Discussion

Previous research clearly documents the relationship of gender and the presence of legal blindness with homemaker employment outcomes for VR clients. This relationship was again corroborated in this study. Also, the current study added information regarding the impact of race and other demographic variables on homemaker closure among legally blind VR clients. The limited, narrowly-focused examination of race differences alone on homemaker closure appeared to indicate that White legally blind clients are more likely to be closed as homemaker than African American legally blind clients, whether they be male or female. This comparison, however, is misleading because there may be other differences between White and African American legally blind clients that relate to employment outcome.

For White and African American legally blind clients who have the same rate of secondary disability and who are of the same marital status, age, gender, sell-support status, and education, the comparison between White and African American clients does not yield different expectations about their likelihood of being closed as a homemaker. Further, we conclude that higher levels of education and presence of self-support at the time of application are associated with lower likelihoods of homemaker closure for clients who are legally blind. Legally blind clients who are female, older, have a secondary disability, or who are widowed (rather than married) are more likely to be closed as a homemaker.

These findings underscore the importance of examining race differences in socioeconomic and demographic context. What initially may appear to be a difference in outcome due to race/ethnicity may actually reflect differences between race/ethnicity groups on other variables that affect outcome. Our finding that the race/ethnicity effect disappeared only when age at application was included in the model, suggests that the initial race/ethnicity effect is mediated only by age. We note that White female clients tend to be older than African American female clients (Ms = 59.0 vs. 48.3 years, respectively). It is the age difference--not the race difference--that makes for greater likelihood of homemaker closure for White clients. This finding is consistent with Hill (1989) who, using a similar statistical procedure, reported that older clients who were equated on other personal characteristics were significantly more likely to be closed as homemakers.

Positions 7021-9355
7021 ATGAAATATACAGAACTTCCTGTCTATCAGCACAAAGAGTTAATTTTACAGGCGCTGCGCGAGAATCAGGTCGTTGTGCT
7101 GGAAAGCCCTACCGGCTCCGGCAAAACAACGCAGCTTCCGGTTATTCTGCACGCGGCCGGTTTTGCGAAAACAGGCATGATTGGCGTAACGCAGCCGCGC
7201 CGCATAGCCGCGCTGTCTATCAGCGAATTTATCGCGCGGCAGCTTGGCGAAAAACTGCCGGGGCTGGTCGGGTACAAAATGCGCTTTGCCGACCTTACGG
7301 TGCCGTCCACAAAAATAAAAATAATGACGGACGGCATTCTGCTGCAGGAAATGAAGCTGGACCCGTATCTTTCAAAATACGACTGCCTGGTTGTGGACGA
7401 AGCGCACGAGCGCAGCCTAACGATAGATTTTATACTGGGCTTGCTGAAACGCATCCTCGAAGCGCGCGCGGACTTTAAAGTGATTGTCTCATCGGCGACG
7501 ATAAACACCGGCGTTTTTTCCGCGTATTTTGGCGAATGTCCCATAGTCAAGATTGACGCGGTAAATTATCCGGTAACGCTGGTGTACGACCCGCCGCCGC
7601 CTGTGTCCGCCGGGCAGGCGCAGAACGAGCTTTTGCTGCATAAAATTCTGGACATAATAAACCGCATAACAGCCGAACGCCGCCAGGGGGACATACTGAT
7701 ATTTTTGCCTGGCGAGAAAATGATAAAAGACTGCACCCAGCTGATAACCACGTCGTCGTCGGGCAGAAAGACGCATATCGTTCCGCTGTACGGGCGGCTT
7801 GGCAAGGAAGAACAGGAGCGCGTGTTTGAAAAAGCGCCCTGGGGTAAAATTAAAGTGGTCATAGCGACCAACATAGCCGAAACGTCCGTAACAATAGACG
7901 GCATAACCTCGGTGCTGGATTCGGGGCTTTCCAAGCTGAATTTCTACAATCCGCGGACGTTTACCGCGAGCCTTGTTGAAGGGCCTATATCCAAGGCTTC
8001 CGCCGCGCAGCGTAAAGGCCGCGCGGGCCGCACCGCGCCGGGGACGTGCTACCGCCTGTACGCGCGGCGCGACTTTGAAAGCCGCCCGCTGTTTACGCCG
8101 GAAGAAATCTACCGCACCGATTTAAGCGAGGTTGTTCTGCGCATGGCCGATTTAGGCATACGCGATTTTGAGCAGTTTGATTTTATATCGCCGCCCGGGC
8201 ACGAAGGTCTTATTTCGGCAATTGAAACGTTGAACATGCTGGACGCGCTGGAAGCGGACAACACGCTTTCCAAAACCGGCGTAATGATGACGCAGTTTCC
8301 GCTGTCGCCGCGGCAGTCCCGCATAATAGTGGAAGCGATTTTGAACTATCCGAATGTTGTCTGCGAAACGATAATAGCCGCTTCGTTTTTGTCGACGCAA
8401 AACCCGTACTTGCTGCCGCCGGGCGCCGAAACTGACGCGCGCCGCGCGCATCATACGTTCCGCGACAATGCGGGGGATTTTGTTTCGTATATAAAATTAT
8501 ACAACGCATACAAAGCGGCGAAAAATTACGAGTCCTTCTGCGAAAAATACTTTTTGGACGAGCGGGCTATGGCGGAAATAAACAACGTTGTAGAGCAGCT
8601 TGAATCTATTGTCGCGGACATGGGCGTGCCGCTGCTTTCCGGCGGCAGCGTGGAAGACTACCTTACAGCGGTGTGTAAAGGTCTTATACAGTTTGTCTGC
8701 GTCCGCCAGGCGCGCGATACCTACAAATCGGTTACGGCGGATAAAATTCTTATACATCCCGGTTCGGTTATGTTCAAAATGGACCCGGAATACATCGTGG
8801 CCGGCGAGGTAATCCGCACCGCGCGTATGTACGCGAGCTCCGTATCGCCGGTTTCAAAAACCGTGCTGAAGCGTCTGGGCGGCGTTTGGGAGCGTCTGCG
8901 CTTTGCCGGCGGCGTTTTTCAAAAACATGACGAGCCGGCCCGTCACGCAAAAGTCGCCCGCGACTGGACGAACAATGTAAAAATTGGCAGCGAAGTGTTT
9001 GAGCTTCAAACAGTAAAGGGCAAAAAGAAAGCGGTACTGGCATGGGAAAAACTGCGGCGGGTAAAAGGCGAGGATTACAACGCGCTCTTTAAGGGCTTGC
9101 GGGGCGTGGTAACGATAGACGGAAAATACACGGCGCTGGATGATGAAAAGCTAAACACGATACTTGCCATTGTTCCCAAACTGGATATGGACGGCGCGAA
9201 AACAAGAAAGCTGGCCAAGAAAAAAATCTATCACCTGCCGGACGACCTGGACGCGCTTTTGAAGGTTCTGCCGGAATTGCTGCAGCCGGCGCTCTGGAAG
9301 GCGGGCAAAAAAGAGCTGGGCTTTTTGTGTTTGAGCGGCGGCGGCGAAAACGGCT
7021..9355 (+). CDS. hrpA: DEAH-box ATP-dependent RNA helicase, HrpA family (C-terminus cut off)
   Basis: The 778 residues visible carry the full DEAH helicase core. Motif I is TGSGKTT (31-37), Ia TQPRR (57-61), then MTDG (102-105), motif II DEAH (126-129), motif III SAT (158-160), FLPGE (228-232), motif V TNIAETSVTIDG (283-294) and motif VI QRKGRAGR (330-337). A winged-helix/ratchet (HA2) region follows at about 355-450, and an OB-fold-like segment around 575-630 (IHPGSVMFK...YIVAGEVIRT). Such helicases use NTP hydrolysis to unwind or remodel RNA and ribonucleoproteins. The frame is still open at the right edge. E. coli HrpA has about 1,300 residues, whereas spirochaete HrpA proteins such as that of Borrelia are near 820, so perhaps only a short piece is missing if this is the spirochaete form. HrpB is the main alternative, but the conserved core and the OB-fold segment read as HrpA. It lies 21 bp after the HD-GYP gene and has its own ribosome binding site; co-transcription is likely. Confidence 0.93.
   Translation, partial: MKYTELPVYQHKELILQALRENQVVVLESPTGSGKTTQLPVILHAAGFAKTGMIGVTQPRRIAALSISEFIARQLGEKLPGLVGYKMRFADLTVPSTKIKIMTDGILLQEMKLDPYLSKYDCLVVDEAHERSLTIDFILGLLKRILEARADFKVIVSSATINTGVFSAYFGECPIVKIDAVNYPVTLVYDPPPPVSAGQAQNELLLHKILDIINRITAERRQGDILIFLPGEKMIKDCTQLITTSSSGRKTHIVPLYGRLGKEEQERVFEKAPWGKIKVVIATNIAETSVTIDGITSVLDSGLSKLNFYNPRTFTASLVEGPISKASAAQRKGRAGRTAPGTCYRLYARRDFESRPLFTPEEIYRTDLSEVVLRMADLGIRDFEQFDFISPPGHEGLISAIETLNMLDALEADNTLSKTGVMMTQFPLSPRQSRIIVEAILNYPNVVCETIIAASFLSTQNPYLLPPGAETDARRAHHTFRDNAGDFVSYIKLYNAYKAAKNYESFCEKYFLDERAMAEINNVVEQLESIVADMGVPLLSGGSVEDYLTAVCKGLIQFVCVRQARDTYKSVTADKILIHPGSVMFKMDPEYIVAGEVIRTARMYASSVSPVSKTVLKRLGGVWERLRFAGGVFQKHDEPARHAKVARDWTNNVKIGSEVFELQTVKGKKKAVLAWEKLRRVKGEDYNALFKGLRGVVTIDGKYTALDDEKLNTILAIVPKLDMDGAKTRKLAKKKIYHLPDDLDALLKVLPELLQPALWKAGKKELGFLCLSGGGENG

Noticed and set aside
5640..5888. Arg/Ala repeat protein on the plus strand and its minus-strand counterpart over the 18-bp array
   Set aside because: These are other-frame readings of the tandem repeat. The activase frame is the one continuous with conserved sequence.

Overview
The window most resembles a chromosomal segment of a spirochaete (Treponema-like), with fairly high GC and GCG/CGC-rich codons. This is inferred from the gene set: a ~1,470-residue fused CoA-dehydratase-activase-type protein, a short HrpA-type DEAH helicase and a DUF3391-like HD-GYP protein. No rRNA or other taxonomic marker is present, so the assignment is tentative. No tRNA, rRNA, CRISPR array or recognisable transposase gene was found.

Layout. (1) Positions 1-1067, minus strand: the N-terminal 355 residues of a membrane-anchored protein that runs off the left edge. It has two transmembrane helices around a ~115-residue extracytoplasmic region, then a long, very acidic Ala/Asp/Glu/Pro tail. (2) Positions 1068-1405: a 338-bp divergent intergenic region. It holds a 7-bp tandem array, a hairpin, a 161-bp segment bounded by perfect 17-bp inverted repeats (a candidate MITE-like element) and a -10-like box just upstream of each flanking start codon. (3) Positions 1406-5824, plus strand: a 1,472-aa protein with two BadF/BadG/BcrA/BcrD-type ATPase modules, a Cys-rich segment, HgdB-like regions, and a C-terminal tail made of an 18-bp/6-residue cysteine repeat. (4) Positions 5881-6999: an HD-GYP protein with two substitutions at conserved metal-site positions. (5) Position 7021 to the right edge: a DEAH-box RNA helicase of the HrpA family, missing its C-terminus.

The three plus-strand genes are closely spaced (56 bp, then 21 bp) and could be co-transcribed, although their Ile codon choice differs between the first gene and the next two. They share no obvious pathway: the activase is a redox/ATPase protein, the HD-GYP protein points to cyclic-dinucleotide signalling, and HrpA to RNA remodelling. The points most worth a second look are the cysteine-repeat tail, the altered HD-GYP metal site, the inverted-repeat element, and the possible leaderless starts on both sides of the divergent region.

Additionally, caution needs to be exercised in the interpretation of odds ratios for variables with differing metrics. In this study, race/ethnicity, self-support, secondary disability, and marital status classifications all consist of dichotomous comparisons. Consequently, the odds ratios for these variables can be directly compared to gauge relative importance. However, the odds ratios for age at application and years of education must be interpreted for a one-unit (one year) change. For example, the odds ratio for age at application is 1.072--apparently not a very large odds ratio. However, this should be interpreted as a 7.2% increase in , odds of homemaker closure for each additional year of client age. Such coefficients may be more meaningfully interpreted in increments of the predictor that are of a size that is "clinically significant" (Menard, 2002). For example, a 10-year age difference would be associated with a 72% greater odds of homemaker closure.

Conclusions

Our findings show that among legally blind clients, when personal characteristics (age, self-support, education, secondary disability, and marital status) are controlled, the odds of being closed as homemaker are no different for White and African American males and females. Further, whereas age was the best predictor of homemaker closure, there likely are factors associated with age-unavailable in this investigation--that actually account for the manifest age effect. This observation leads to questions such as why proportionally so many homemaker closures are older White females. Future research should investigate rates of homemaker closures for older clients by race and gender, and investigate other factors associated with age, such as if utilization of blindness VR services differs across age levels by race/ethnicity and gender and if so, possible reasons for these differences. For example, legally blind African American females who would be viable homemaker candidates may avoid VR services for reasons such as lack of minority professionals, reliance on their own extended family/support systems, or unfamiliarity with VR services.